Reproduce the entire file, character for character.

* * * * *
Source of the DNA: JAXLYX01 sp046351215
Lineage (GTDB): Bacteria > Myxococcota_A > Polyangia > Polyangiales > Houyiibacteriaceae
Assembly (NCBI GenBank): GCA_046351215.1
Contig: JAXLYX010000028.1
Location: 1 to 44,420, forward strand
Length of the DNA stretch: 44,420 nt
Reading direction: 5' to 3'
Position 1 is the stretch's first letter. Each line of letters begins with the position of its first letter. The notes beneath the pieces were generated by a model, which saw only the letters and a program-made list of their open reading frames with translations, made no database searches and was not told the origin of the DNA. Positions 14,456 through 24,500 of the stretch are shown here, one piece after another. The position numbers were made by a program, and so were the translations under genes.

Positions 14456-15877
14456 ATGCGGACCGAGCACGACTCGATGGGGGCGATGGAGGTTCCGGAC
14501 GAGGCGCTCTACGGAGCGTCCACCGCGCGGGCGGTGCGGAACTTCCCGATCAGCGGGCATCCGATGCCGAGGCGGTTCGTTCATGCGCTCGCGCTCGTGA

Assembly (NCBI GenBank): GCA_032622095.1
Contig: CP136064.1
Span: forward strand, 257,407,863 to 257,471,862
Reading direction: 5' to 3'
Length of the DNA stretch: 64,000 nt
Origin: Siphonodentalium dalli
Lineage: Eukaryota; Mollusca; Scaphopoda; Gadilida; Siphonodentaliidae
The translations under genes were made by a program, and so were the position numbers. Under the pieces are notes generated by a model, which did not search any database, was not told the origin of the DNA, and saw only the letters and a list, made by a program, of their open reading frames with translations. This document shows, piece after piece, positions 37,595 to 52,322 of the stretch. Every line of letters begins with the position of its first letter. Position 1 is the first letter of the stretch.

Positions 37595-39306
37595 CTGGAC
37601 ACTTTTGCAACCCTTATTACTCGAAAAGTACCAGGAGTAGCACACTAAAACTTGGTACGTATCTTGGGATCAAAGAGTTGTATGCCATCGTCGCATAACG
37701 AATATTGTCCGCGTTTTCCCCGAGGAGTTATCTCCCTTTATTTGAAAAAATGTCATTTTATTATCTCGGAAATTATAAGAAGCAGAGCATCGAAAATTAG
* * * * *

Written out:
Source of the DNA: JAXLYX01 sp046351215
Lineage (GTDB): Bacteria > Myxococcota_A > Polyangia > Polyangiales > Houyiibacteriaceae
Assembly (NCBI GenBank): GCA_046351215.1
Contig: JAXLYX010000028.1
Location: 1 to 44,420, forward strand
Length of the DNA stretch: 44,420 nt
Reading direction: 5' to 3'
Position 1 is the stretch's first letter. Each line of letters begins with the position of its first letter. The notes beneath the pieces were generated by a model, which saw only the letters and a program-made list of their open reading frames with translations, made no database searches and was not told the origin of the DNA. Positions 14,456 through 24,500 of the stretch are shown here, one piece after another. The position numbers were made by a program, and so were the translations under genes.

Positions 14456-15877
14456 ATGCGGACCGAGCACGACTCGATGGGGGCGATGGAGGTTCCGGAC
14501 GAGGCGCTCTACGGAGCGTCCACCGCGCGGGCGGTGCGGAACTTCCCGATCAGCGGGCATCCGATGCCGAGGCGGTTCGTTCATGCGCTCGCGCTCGTGA

Assembly (NCBI GenBank): GCA_032622095.1
Contig: CP136064.1
Span: forward strand, 257,407,863 to 257,471,862
Reading direction: 5' to 3'
Length of the DNA stretch: 64,000 nt
Origin: Siphonodentalium dalli
Lineage: Eukaryota; Mollusca; Scaphopoda; Gadilida; Siphonodentaliidae
The translations under genes were made by a program, and so were the position numbers. Under the pieces are notes generated by a model, which did not search any database, was not told the origin of the DNA, and saw only the letters and a list, made by a program, of their open reading frames with translations. This document shows, piece after piece, positions 37,595 to 52,322 of the stretch. Every line of letters begins with the position of its first letter. Position 1 is the first letter of the stretch.

Positions 37595-39306
37595 CTGGAC
37601 ACTTTTGCAACCCTTATTACTCGAAAAGTACCAGGAGTAGCACACTAAAACTTGGTACGTATCTTGGGATCAAAGAGTTGTATGCCATCGTCGCATAACG
37701 AATATTGTCCGCGTTTTCCCCGAGGAGTTATCTCCCTTTATTTGAAAAAATGTCATTTTATTATCTCGGAAATTATAAGAAGCAGAGCATCGAAAATTAG